It occurs to me that some accountants keen to do more advisory work might find it easier if they change their mindset.
I suggest that the first and primary way to develop the advisory side of your practice is to be clear as to why you want to do it.
If your motivation is simply to earn more fees by providing more services to clients you may struggle as compared with those accountants who evidently want to make a genuine difference to the life of their clients.
Of course some accountants say advisory work is a route to securing the future of their firm by transitioning so as to be able to do less work for higher fees. Others like the idea in theory of doing more advisory work as they are bored and want to do more stimulating and enjoyable work.
Let’s be honest. Few of us like being ‘sold’ to. Especially if the salesperson has initiated the conversation. Why should we expect clients to feel differently? Few of them appreciate it when you try to sell additional services to them.
A better approach is help clients to recognise that you are more interested in providing an additional service that will be of value to them without you appearing to be pushing or selling a product, package or advice.
Do your clients trust you enough to believe you are honestly and truly more interested in serving them than simply selling additional services?
The key to unlocking that desire from a client to be willing to engage you to provide more advisory services, is for them to recognise and accept gaps in their abilities and in their armoury. Of course you can help them along the way to such realisations.
For example what additional information do they need to take their business to the next level?
Start by asking about their ambitions (both personally and for the business). What could stop them achieving those ambitions? Maybe they need better cash flow projections, management and some expansion?
What is holding them back? Is it fear? Not sure where to start? What additional skills, insights and guidance would be helpful?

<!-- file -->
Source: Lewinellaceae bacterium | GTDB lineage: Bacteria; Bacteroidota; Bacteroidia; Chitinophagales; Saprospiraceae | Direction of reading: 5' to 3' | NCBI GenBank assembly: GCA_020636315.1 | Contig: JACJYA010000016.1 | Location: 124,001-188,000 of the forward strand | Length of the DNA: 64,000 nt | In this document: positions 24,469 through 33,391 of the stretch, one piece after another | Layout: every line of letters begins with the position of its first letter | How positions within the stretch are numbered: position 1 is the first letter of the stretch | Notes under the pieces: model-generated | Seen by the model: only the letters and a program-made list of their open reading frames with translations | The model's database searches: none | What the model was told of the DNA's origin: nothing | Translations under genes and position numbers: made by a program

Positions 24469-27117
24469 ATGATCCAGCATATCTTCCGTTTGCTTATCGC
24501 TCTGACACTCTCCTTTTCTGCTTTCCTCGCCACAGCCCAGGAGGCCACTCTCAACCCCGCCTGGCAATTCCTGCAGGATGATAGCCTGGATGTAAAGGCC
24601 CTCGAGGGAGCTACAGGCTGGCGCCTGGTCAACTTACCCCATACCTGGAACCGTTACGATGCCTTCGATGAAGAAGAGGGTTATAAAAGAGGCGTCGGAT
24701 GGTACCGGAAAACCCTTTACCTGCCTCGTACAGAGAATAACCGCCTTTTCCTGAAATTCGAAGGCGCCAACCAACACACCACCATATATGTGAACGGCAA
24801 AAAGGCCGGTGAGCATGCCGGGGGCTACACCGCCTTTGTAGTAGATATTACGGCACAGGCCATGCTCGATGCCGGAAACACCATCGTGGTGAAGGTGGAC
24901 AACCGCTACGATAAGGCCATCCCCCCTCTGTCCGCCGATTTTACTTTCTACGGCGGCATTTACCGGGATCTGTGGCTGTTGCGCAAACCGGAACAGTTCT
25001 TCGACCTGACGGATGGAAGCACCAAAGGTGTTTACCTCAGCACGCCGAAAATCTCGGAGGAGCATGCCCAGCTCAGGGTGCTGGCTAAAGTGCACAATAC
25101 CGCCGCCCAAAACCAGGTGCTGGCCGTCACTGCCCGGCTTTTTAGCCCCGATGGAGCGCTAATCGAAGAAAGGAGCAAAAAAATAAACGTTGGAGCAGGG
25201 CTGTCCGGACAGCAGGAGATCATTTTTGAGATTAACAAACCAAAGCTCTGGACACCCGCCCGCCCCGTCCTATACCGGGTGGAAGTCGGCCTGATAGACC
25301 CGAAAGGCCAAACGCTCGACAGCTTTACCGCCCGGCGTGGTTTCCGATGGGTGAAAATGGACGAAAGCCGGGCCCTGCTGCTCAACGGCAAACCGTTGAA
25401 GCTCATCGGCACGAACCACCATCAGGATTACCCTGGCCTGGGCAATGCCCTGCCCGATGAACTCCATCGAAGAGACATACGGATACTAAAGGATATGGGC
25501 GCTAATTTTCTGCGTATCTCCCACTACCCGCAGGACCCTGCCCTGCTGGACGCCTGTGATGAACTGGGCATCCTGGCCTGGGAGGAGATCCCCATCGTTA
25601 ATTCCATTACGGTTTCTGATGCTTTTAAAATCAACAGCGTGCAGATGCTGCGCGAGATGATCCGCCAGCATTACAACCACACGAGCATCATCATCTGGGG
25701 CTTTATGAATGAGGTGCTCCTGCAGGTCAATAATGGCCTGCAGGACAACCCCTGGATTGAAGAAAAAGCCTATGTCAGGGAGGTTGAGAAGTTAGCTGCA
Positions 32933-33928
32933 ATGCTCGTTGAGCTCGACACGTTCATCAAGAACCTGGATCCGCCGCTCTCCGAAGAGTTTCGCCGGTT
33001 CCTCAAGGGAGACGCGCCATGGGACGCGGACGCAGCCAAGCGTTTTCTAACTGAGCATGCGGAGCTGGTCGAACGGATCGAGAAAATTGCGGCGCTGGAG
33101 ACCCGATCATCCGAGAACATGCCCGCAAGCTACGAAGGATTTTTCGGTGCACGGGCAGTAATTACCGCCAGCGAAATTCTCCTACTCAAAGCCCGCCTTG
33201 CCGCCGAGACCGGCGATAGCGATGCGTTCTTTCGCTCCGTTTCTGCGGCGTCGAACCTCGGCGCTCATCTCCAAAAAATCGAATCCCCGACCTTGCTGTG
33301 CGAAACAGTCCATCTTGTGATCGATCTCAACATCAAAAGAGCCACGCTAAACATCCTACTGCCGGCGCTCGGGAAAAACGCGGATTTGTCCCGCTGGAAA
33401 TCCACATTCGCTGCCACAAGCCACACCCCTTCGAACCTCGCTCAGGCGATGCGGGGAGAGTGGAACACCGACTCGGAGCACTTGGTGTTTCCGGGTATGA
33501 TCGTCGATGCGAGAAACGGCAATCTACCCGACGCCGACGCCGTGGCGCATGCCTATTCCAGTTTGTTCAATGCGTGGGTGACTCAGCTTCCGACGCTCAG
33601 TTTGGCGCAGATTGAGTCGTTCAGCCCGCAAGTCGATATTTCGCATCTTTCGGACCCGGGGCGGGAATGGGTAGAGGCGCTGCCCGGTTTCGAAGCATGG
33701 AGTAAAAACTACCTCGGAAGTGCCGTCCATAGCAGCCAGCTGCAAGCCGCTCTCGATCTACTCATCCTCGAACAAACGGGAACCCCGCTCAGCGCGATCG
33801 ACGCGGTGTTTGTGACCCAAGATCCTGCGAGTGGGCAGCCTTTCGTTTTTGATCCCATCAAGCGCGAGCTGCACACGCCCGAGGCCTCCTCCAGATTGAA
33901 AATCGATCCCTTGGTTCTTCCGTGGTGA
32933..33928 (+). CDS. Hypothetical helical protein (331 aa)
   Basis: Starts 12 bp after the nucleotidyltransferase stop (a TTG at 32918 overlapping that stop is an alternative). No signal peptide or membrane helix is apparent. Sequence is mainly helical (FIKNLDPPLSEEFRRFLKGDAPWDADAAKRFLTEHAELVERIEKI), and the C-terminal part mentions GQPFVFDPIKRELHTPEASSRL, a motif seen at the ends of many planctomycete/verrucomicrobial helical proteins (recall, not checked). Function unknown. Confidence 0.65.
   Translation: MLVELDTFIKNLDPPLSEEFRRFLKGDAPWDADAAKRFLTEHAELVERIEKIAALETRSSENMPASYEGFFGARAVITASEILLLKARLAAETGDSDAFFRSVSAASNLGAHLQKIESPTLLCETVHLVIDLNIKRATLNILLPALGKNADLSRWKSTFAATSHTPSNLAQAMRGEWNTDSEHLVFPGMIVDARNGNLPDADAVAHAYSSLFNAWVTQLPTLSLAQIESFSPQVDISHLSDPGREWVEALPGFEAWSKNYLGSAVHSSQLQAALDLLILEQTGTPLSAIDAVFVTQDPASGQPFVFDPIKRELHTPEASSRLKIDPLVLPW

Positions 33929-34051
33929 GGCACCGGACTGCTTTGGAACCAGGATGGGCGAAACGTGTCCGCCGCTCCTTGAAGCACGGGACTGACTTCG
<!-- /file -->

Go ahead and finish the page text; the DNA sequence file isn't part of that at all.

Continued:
The key you need is to know what questions you can ask in order to help clients appreciate those gaps, feel the pain and frustration caused by those gaps and increase their desire and motivation to engage you to help them close those gaps.
Whatever your motivation you need to learn how to convince clients that you care enough about them and their future prospects for them to believe that you are well placed to help them.
One simple approach that I recommended to one of my accountant clients awhile back involved him identifying one specific client that he felt he understood and liked better perhaps than all the others. And for this to be a client where he believed that there was a desire to grow the business. I suggested that during their next conversation the accountant simply asked good questions and we talked about how these might be formulated in order to get a better idea as to what the client wanted to do.
At this stage there was no pressure on the accountant to give the client any advice. However in our next conversation he related to me the client’s aspirations and we discussed possible routes the accountant could go in terms of providing what ought to be valuable advisory topics that this client would appreciate and value.
We also identified the extent to which the accountant had or had not advised on any of those topics before. And we discussed options as to how he might develop his knowledge in order to feel confident that he could provide valuable advisory services to that client.
The other key lesson that came out of our conversations was how few of his clients did he know well enough to be able to assess their aspirations for the future of their business or the financial demands of their hopes and dreams. He realised that the more he learns about what his clients want in the future, the more advice and service he can provide to help them succeed.
One of his comments was in line with something I have heard from a number of clients over the years: “I realise that the approach you adopt when mentoring me is a great example of what I need to do with my clients if I want them to value and pay me for advisory services. By continuing our conversations, not only am I benefitting from your input and insights, but I am learning how I can replicate what you do to better serve my clients.”
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